One of Jonathan’s lasting contributions to freshwater science and conservation was his commitment to encouraging and elevating young conservationists and scientists. His commitment even lives on in his Environmental Conservation Fund at his alma mater, Grinnell College. I know I’m not alone when I say that one of Jonathan’s many legacies will be the lessons he taught and the echoing words of encouragement he imparted in me and in so many young professionals and students who aspire to make an impact on the freshwater world as meaningfully as he did.
I am grateful to have worked with several resolute colleagues at TNC who woke up every day to beat the drum for freshwater – calling on all of us to think intentionally about fresh water. Jonathan beat that drum the loudest. He led a small group – one that he invited and encouraged me to join – to create a first-of-its kind definition and set of approaches for durable freshwater protection. I will never forget our project team calls. While we were strictly virtual, confined to a “Zoom world” in the earliest days of the Covid-19 pandemic, the conversations and debates were so lively, animated and yes – heated, I felt like I was in the same room as my colleagues.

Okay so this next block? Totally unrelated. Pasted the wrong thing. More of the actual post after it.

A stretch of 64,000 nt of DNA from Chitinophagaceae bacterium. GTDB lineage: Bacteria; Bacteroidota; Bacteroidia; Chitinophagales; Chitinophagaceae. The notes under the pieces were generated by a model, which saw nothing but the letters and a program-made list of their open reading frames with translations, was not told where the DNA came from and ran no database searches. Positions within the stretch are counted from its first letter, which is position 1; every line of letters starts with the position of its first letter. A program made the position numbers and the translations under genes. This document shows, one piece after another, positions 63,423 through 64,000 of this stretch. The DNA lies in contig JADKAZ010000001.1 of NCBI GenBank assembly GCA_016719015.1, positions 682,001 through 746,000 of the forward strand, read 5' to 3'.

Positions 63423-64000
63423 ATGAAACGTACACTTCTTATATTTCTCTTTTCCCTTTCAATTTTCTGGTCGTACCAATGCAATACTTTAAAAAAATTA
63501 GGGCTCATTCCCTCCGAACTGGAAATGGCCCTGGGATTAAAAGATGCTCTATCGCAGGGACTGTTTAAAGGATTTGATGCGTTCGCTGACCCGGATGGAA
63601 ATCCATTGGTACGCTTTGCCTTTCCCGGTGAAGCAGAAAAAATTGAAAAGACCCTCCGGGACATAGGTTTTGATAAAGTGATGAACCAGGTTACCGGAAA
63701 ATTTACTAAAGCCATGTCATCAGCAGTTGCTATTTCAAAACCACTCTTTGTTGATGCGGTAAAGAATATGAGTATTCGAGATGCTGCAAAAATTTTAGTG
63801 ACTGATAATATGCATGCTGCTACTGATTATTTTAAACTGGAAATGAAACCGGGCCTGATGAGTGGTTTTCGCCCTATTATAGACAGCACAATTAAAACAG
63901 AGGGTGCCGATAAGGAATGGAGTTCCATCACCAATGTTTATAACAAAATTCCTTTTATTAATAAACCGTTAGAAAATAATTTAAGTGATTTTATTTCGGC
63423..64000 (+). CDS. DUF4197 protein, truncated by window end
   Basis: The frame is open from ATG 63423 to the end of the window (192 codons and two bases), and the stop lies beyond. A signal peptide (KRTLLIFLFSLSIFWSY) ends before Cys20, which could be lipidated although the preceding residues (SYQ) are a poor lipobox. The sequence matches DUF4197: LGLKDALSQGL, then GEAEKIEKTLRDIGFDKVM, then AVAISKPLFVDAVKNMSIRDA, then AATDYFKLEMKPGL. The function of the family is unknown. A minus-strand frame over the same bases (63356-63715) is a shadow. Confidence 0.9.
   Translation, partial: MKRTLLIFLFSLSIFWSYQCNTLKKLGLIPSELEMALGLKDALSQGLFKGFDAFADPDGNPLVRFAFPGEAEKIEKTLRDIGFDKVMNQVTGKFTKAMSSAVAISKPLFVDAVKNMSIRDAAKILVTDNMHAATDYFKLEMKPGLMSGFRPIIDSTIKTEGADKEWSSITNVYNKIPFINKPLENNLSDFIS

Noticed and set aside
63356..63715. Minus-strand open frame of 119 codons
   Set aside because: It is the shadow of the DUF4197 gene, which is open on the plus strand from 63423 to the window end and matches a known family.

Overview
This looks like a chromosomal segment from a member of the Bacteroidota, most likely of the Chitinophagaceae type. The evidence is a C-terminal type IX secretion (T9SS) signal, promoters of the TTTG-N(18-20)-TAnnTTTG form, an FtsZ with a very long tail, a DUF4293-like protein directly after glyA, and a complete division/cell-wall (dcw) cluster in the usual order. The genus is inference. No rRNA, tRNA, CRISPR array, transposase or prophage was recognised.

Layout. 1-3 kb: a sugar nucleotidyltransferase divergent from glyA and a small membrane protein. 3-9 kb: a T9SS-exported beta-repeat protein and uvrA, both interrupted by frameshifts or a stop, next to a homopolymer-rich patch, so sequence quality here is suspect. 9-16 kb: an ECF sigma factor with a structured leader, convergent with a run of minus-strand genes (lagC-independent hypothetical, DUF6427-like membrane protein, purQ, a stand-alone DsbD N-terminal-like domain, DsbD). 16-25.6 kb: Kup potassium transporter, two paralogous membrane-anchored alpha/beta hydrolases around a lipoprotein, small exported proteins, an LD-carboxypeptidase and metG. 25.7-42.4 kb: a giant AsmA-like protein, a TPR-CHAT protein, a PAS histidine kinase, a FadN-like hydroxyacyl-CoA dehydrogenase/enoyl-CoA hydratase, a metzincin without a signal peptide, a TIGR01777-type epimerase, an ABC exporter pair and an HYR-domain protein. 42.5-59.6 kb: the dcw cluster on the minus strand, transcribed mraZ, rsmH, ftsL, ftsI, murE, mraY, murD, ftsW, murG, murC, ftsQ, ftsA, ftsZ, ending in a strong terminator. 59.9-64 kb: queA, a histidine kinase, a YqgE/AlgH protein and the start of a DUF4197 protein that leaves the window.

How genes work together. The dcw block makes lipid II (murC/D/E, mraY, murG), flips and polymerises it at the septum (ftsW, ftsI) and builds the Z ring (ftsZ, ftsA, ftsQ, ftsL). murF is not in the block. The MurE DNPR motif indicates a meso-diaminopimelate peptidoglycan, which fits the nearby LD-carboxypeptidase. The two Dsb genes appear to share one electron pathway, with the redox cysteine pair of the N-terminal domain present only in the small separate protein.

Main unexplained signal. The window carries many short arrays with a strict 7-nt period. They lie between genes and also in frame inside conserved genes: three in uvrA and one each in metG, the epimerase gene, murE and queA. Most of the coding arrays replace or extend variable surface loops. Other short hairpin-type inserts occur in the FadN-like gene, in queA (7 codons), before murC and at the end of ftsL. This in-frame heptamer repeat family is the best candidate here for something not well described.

Jonathan pushed us to break down the boundaries of conservation as we knew it. He audaciously rewrote them so our conservation future was more inclusive and intentional about fresh water. I’m a better and more committed conservationist thanks to him. It’s his lifelong commitment to freshwater conservation that inspires a brighter future for me, all of us that were so lucky to work with him, and for many who will enjoy the benefits of his service to freshwater in amazing places all over the world.